If a child cannot be safely reunited within a certain period of time (usually 12 to 18 months), the law requires that another permanent (adoptive) family be found for the child. The foster family is usually prioritized to adopt.
What is a foster parent and what do they do?
Foster parents can either be extended family members (called kinship placements) or non-related adults who step up to care for kids who enter the foster-care system. Foster parents’ role is to provide kids with care and as much normalcy as possible, while also helping prepare them for a return to birth parents or other permanent placement (adoption). Foster parents are licensed by the state or a contracted private agency as trained caregivers.
Who is eligible to be a foster parent?
Specific requirements are set by states (and in some cases counties), but typically the requirements to foster are fairly straightforward. Foster parents must be at least 21 years old, pass a background check, complete training and complete a home study. You can own or rent a home, condo, or apartment, as long as you have a room for a child. And, you must have sufficient income to support your family.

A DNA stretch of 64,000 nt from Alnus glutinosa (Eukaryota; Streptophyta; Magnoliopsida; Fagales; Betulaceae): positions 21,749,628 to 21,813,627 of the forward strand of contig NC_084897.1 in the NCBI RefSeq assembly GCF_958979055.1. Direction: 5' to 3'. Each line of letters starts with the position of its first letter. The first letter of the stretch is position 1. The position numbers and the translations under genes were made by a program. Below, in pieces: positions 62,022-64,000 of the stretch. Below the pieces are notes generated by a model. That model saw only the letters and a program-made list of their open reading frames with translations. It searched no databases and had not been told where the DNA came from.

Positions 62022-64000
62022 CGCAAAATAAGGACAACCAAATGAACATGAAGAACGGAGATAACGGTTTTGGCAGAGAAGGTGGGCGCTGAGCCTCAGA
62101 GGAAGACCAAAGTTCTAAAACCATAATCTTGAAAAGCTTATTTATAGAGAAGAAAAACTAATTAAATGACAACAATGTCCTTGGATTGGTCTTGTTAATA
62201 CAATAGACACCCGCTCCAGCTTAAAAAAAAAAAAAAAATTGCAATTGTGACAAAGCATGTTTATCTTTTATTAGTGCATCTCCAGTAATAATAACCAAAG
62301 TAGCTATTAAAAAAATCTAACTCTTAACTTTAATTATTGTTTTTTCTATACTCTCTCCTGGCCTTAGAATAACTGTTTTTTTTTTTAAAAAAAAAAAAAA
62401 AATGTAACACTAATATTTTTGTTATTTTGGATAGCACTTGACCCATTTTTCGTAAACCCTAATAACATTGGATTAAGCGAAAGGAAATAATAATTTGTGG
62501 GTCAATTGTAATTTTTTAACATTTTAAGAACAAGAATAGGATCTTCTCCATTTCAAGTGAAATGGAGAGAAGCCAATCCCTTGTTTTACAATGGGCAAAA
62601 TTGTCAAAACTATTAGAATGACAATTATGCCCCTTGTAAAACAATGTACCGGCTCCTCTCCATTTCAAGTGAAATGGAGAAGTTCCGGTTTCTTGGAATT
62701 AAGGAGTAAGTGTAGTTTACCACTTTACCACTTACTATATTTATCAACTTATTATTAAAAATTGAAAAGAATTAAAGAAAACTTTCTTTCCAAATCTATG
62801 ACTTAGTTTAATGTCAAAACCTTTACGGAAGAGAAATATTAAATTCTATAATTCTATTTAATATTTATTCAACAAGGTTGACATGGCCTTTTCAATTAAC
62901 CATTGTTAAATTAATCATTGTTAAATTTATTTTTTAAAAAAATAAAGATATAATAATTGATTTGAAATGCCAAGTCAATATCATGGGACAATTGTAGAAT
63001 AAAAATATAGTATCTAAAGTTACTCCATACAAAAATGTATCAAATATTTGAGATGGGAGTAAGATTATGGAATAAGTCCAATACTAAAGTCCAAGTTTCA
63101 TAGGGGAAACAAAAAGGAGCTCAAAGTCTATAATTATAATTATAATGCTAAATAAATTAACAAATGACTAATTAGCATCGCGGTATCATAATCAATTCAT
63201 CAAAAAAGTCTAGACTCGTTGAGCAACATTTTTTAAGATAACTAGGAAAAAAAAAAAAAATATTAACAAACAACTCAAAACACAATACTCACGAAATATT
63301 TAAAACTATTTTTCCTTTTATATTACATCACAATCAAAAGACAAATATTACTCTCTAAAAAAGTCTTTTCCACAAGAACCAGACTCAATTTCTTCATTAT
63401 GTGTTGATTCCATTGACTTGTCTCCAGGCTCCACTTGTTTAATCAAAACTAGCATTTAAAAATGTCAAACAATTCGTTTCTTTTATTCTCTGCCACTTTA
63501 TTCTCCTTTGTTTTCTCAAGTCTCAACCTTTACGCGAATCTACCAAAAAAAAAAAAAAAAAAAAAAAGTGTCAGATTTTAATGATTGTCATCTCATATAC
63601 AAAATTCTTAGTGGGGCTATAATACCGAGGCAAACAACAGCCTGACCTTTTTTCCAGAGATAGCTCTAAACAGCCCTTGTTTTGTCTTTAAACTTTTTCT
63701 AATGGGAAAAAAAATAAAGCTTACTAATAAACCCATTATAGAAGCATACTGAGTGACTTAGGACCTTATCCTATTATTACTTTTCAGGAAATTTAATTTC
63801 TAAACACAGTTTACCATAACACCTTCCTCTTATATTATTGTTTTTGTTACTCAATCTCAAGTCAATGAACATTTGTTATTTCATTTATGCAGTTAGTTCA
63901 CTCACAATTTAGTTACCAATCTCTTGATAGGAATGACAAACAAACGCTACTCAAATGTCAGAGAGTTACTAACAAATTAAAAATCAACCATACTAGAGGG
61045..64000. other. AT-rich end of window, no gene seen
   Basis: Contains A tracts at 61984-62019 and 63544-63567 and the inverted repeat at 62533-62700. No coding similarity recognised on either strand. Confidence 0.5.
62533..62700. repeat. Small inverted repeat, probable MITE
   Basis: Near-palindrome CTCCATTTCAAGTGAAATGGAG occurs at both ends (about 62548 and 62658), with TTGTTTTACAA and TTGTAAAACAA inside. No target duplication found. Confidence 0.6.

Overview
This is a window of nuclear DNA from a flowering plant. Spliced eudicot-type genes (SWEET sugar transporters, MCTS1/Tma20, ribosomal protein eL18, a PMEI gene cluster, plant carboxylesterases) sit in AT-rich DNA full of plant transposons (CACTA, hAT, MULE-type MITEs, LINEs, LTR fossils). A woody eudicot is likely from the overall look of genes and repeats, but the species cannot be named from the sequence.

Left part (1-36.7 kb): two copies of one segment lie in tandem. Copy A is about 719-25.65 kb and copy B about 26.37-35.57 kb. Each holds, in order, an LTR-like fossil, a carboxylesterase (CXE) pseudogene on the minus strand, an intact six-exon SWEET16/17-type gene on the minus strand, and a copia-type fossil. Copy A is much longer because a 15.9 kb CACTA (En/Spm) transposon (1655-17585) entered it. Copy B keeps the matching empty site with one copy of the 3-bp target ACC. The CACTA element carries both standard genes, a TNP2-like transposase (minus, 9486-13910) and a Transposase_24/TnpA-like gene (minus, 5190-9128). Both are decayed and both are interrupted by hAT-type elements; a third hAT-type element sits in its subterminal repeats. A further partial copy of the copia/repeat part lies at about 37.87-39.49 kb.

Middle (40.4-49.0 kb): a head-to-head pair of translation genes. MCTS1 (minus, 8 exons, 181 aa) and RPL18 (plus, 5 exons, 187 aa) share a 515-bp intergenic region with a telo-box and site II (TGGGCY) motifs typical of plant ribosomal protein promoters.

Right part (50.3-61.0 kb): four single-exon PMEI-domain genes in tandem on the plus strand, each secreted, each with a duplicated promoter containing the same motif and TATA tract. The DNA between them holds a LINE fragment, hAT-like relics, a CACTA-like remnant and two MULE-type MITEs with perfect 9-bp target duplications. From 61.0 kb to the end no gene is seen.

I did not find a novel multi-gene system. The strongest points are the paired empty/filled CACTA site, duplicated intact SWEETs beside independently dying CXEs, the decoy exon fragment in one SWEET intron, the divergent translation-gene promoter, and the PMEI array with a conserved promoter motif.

There are no restrictions based on race, ethnicity, religion, gender, marital status or sexual orientation. Foster parents can be single, married, or have a domestic partner. You can work inside or outside the home.
Foster parents must be able to use sound judgment like a prudent parent and demonstrate a responsible, stable, and emotionally mature lifestyle.
What if the foster parents work outside the home?
Many foster parents work outside the home, and this is normally not a problem. Foster parents may be given a referral for childcare services and the costs are often covered by child welfare.
What would disqualify someone from being a foster parent?
Applicants will be denied if they have a history of felony child abuse or neglect, spousal abuse or crimes against children. If an applicant has been convicted of felony assault, battery, or a drug-related offense in the last five years, that also will disqualify him or her from fostering.
How long does it take to be licensed?
The process to become licensed typically takes three to six months. This includes the time to complete an application, take part in certification training, process a background check and complete a home study.
What is a home study?